Reviewed by Glenn Erickson
Usually lumped with the other 'hag horror' films after What Ever Happened to Baby Jane? by
virtue of the presence of golden-age screen star Olivia de Havilland, Lady in a Cage is
actually an upscale version of marginal movies like The Sadist - realistic accounts of
everyday atrocious crimes in the modern world. Tricked up with blatant criticisms of contemporary
society, Luther Davis and Walter Grauman's film can't escape an essential sickness: Like its
low-grade drive-in competition, it is first and foremost an exercise in sordid exploitation.
Paramount presents this almost legendary shock feature in a near-perfect transfer.
Self-satisfied Mrs. Hilyard (Olivia de Havilland) is recuperating from a
broken hip. One morning the power is cut to her private elevator, and the only person to
respond to her alarm button is the local wino George L. Brady Jr. (Jeff Corey). He enlists
prostitute Sade (Ann Sothern) to help him cart away everything of value in Mrs. Hilyard's
house, but a trio of enterprising thugs horn in on the easy pickings. Randall (James Caan)
is a sadist looking for kicks, while his girlfriend Elaine (Jennifer Billingsley) and pal
Essie (Rafael Campos) are also eager for wild new experiences. After tormenting Mrs. Hilyard,
Brady and Sade, the trio decide that the fun thing to do is to kill all of them - a process they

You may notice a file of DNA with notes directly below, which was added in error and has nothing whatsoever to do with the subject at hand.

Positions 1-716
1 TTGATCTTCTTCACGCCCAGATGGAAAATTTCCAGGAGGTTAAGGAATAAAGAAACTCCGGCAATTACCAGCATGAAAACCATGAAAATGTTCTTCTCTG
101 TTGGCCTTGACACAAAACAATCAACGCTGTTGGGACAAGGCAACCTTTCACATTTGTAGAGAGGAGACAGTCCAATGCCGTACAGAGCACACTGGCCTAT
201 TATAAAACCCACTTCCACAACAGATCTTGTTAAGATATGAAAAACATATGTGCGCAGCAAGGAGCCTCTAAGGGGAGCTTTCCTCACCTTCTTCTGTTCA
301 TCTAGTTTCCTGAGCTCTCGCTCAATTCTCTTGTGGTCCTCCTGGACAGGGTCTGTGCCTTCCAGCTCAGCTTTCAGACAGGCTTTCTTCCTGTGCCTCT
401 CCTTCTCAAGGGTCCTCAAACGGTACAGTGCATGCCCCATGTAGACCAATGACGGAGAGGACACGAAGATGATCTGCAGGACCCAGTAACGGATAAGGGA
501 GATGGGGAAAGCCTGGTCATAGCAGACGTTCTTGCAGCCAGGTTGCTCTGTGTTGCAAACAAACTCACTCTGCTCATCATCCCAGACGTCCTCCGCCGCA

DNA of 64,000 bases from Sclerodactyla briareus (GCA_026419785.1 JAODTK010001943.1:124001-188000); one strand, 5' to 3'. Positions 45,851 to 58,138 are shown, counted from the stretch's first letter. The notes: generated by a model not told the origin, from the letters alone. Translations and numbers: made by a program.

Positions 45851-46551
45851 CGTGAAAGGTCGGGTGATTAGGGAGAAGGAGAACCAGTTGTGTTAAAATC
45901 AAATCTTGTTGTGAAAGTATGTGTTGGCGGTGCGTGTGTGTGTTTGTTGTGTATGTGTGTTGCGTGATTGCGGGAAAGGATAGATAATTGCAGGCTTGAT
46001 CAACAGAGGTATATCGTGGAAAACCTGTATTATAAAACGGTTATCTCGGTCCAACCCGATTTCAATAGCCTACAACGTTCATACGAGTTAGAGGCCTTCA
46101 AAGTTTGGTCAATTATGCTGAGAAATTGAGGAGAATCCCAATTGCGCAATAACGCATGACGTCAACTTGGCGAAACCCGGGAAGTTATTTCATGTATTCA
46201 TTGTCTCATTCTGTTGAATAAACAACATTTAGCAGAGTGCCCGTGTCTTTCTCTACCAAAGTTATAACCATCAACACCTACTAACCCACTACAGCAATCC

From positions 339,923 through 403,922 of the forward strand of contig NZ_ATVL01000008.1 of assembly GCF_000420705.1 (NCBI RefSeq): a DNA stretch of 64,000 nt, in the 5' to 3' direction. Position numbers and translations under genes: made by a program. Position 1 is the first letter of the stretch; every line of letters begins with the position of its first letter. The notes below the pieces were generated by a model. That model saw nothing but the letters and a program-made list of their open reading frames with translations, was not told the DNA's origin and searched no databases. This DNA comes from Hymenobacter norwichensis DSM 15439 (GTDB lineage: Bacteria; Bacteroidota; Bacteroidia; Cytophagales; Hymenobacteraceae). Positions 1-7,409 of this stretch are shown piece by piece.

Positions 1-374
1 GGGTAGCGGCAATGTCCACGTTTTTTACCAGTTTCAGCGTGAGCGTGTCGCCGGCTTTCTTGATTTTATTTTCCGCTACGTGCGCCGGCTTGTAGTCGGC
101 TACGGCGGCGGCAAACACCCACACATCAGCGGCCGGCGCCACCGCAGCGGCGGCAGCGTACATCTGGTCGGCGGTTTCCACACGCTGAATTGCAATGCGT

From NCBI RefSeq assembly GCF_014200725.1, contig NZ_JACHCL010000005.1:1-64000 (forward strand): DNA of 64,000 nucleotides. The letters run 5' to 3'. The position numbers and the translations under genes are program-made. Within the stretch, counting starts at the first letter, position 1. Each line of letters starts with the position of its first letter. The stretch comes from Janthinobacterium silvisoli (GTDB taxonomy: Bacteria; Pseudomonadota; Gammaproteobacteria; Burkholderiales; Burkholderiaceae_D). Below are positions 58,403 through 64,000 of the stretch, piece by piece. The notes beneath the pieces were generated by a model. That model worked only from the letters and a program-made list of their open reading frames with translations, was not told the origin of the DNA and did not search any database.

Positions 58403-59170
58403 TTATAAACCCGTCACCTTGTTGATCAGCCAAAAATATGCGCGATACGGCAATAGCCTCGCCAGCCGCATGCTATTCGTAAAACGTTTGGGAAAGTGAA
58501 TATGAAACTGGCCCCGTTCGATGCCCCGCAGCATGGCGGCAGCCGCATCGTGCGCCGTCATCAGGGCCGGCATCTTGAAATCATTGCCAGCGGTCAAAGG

happily turn into a game.
By crowding Mrs. Hilyard's urban neighborhood with speeding cars and insisting that society is
indifferent to individual suffering, Lady in a Cage attempts to base
its cheap thrills within a socially relevant thesis. The sadistic premise simply traps Ms. de Havilland
in a chromium box about eight feet off the floor and forces her to withstand one humiliating outrage
after another. The thieves initially stay out of sight or wear stockings over their heads but
in reponse to her pleas for help or mercy - "Take whatever you want but get me out of here" - the
malevolent Randall sees to it that making their captive suffer is one of his main goals. His nymphomaniac
girlfriend and giggly sidekick love the idea of taking a criminal vacation in Mrs. Hilyard's
mansion, which resembles houses in Hancock Park but could be set on many streets in the L.A. area.
To enliven the proceedings, Jeff Corey portrays a brain-fried wino with a religious mania, while
Ann Southern's practical thief simply gets into the wrong burglary at the wrong time.
The script is forever reaching for higher significance in an effort to elevate the picture's
ambitions. Mrs. Hilyard appeals to Randall's humanity, and instead gets herself a substitute
family to replace the gay son who feels smothered by her and wants to leave. The dialogue supports
the notion that Mrs. Hilyard is a spoiled, complacent capitalist (she even talks
about the distastefulness of having to earn money through armament stocks) who therefore
deserves the slow torture that's meted out to her. This anti-establishment baloney is
not only unfair but does a disservice to real critiques of class inequity. The only response